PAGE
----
ECHR approves extradition of Abu Hamza to the US
The European Court of Human Rights have rejected appeals by Abu Hamza and other terror suspects and have approved their extradition to the US from the UK.
The terror suspects had appealed a decision of the Court to allow extradition arguing their human rights would be violated if they were transferred to the US. However, the Court dismissed their appeals and reinstated the earlier judgement.
"On 10 April 2012 the European Court of Human Rights held, in the case of Babar Ahmad and Others v. the United Kingdom, that there would be no violation of the applicants' rights if extradited to stand trial in the United States,” the Court said in a released statement. “On 9/10 July 2012, five of the applicants lodged a request for referral of the case to the Grand Chamber. Today the Grand Chamber Panel decided to reject the request. This means that the Chamber judgment of 10 April 2012 is now final."
According to a Home Office spokesperson, the Home Secretary Theresa May has welcomed the decision. "We will work to ensure that the individuals are handed over to the US authorities as quickly as possible,” he added.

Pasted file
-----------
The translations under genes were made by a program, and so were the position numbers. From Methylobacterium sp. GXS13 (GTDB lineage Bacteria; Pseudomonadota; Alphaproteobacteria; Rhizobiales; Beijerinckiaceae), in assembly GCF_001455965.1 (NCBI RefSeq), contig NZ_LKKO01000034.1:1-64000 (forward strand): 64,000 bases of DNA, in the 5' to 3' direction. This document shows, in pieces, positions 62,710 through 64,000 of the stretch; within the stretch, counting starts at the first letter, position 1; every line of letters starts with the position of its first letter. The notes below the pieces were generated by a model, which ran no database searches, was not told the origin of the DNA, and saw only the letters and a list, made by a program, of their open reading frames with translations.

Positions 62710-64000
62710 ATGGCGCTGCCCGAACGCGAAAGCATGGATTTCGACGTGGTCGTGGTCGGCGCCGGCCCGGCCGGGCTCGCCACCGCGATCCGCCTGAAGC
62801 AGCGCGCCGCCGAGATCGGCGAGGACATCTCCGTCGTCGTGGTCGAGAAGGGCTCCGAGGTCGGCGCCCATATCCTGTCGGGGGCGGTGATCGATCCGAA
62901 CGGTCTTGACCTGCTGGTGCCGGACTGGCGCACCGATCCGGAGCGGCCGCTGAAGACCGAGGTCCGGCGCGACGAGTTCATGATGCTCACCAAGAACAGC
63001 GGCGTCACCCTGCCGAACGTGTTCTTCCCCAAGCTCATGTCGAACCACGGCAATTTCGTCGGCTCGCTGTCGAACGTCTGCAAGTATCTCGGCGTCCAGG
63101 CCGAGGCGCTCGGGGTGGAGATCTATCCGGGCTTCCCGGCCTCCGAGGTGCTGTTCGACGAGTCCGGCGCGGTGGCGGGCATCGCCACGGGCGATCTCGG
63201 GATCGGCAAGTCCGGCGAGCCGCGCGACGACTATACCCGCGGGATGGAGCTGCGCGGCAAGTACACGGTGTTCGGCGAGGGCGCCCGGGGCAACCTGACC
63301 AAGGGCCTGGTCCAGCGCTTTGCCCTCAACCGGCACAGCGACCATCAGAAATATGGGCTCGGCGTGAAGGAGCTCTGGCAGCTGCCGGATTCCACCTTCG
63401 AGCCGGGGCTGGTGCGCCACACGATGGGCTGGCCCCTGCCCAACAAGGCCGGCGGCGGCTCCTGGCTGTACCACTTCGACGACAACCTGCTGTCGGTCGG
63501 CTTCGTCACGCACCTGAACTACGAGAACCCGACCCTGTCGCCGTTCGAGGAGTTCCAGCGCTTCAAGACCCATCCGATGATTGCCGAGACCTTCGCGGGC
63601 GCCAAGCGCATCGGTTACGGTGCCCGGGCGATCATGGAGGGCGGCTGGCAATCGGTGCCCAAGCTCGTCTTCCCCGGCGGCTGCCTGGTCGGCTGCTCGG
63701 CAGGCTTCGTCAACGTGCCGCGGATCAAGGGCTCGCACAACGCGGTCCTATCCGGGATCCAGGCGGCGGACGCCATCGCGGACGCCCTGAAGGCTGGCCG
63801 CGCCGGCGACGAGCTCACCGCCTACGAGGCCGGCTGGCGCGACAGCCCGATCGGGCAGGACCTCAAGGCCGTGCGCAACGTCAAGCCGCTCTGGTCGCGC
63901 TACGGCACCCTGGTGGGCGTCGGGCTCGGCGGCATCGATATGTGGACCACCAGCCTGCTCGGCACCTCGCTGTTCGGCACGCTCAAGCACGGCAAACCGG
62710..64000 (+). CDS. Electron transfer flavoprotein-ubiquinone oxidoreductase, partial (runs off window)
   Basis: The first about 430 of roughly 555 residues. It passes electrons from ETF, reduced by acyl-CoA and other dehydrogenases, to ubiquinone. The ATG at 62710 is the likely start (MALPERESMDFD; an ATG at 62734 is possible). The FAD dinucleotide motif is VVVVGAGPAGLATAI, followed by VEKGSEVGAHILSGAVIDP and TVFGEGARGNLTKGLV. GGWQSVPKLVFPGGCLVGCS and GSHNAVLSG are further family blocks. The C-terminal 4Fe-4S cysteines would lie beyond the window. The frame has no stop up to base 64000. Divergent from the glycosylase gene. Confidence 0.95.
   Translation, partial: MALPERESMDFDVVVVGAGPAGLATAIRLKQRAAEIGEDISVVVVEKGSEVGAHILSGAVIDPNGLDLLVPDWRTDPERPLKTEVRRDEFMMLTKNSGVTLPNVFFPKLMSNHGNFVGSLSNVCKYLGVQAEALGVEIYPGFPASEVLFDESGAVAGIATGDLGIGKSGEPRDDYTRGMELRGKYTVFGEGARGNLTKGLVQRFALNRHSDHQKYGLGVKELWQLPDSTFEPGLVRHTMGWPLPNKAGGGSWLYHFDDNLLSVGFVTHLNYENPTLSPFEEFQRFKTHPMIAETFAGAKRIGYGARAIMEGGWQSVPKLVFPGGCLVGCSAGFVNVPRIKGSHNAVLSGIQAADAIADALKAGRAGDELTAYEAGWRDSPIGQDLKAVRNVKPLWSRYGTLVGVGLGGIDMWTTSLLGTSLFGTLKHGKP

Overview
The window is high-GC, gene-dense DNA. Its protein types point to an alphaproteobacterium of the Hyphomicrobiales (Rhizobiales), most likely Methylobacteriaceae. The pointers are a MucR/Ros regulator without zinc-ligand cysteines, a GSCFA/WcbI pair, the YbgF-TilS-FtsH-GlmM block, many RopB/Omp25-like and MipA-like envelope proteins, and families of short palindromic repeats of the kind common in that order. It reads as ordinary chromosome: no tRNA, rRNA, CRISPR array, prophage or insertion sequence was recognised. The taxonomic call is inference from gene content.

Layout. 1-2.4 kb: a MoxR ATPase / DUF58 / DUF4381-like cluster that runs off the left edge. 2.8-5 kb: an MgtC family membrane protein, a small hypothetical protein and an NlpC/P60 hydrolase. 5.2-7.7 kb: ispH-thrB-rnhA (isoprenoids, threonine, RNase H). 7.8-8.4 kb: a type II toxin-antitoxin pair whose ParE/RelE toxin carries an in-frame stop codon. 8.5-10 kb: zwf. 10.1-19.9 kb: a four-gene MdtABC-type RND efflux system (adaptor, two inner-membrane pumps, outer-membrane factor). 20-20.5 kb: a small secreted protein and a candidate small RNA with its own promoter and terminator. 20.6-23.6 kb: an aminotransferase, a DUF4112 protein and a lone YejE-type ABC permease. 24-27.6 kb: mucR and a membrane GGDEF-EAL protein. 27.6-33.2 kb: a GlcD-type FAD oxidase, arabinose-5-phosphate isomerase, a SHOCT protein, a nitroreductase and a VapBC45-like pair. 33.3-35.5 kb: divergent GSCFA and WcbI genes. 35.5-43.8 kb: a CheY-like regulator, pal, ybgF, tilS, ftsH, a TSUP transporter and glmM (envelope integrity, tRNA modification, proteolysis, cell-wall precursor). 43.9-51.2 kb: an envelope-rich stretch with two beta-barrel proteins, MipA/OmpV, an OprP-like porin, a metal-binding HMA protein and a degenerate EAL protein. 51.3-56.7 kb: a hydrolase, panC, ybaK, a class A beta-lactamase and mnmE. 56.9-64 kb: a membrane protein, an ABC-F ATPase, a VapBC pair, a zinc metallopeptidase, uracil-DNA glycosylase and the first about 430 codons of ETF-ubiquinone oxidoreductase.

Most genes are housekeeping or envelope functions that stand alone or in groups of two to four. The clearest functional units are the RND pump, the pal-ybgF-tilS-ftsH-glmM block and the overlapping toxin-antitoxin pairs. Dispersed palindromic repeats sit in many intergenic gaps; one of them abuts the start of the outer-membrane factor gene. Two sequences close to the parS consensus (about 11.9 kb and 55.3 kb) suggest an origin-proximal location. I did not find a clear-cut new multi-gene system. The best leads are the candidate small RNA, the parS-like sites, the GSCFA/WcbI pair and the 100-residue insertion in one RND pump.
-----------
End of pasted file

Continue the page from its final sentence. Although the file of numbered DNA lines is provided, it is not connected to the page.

Almost all stakeholders welcomed the decision to extradite Abu Hamza, however, concerns remain about other accused suspects Babar Ahmed and Talha Ahsan. According to campaigners, the British police without forwarding the relevant material against these two individuals to the Crown Prosecution Service passed it on to American authorities.
The Chairman of the Home Affairs Select Committee, Labour MP Keith Vaz has written to the Director of Public Prosecutions to review this matter. The family of Mr. Babar Ahmad has called on the Home Secretary to “to halt any extradition until the Director of Public Prosecutions makes a decision on this material that been in his possession for several months."
US Justice Department spokesman Dean Boyd said: "We are pleased that the litigation before the European Court of Human Rights in these cases has come to an end, and we will be working with the UK authorities on the arrangements to bring these subjects to the United States for prosecution."